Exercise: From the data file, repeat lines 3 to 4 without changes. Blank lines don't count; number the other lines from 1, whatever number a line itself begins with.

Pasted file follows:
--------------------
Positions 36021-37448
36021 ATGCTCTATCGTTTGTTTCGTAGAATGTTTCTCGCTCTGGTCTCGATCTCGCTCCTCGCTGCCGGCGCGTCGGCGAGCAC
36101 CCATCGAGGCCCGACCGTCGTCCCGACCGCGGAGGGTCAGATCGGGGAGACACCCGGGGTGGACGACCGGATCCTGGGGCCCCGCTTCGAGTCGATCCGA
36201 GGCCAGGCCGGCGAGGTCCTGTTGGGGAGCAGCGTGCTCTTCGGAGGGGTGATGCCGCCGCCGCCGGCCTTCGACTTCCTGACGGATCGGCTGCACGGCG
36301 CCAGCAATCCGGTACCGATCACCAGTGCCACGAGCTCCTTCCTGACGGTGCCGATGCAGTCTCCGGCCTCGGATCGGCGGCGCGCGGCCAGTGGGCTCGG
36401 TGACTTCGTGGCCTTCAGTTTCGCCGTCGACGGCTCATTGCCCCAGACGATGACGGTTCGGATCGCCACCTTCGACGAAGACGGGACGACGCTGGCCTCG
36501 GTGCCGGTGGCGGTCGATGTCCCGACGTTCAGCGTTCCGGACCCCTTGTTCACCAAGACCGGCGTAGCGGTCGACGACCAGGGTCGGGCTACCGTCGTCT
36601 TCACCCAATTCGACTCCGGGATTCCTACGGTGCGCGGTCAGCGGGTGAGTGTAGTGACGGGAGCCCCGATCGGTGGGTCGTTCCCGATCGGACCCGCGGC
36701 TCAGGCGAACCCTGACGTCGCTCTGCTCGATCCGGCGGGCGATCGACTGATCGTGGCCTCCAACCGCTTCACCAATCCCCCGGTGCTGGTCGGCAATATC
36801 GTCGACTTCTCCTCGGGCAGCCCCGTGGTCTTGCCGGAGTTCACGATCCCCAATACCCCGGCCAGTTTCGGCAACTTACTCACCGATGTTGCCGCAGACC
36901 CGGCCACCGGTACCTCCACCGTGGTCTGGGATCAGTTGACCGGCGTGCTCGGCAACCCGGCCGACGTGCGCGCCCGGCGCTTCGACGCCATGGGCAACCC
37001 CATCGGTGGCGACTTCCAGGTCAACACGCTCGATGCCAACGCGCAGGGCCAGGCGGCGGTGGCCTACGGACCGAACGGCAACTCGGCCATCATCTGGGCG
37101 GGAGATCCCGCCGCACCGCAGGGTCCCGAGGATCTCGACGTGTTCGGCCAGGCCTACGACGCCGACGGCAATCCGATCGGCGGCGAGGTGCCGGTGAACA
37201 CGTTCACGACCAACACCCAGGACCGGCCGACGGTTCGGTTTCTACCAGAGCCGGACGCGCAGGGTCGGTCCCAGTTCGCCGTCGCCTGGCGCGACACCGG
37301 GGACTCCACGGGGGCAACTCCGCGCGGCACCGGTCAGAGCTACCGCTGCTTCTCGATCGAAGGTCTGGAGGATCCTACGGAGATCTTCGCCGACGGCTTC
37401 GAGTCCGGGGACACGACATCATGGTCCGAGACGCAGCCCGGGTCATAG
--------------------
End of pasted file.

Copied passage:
36101 CCATCGAGGCCCGACCGTCGTCCCGACCGCGGAGGGTCAGATCGGGGAGACACCCGGGGTGGACGACCGGATCCTGGGGCCCCGCTTCGAGTCGATCCGA
36201 GGCCAGGCCGGCGAGGTCCTGTTGGGGAGCAGCGTGCTCTTCGGAGGGGTGATGCCGCCGCCGCCGGCCTTCGACTTCCTGACGGATCGGCTGCACGGCG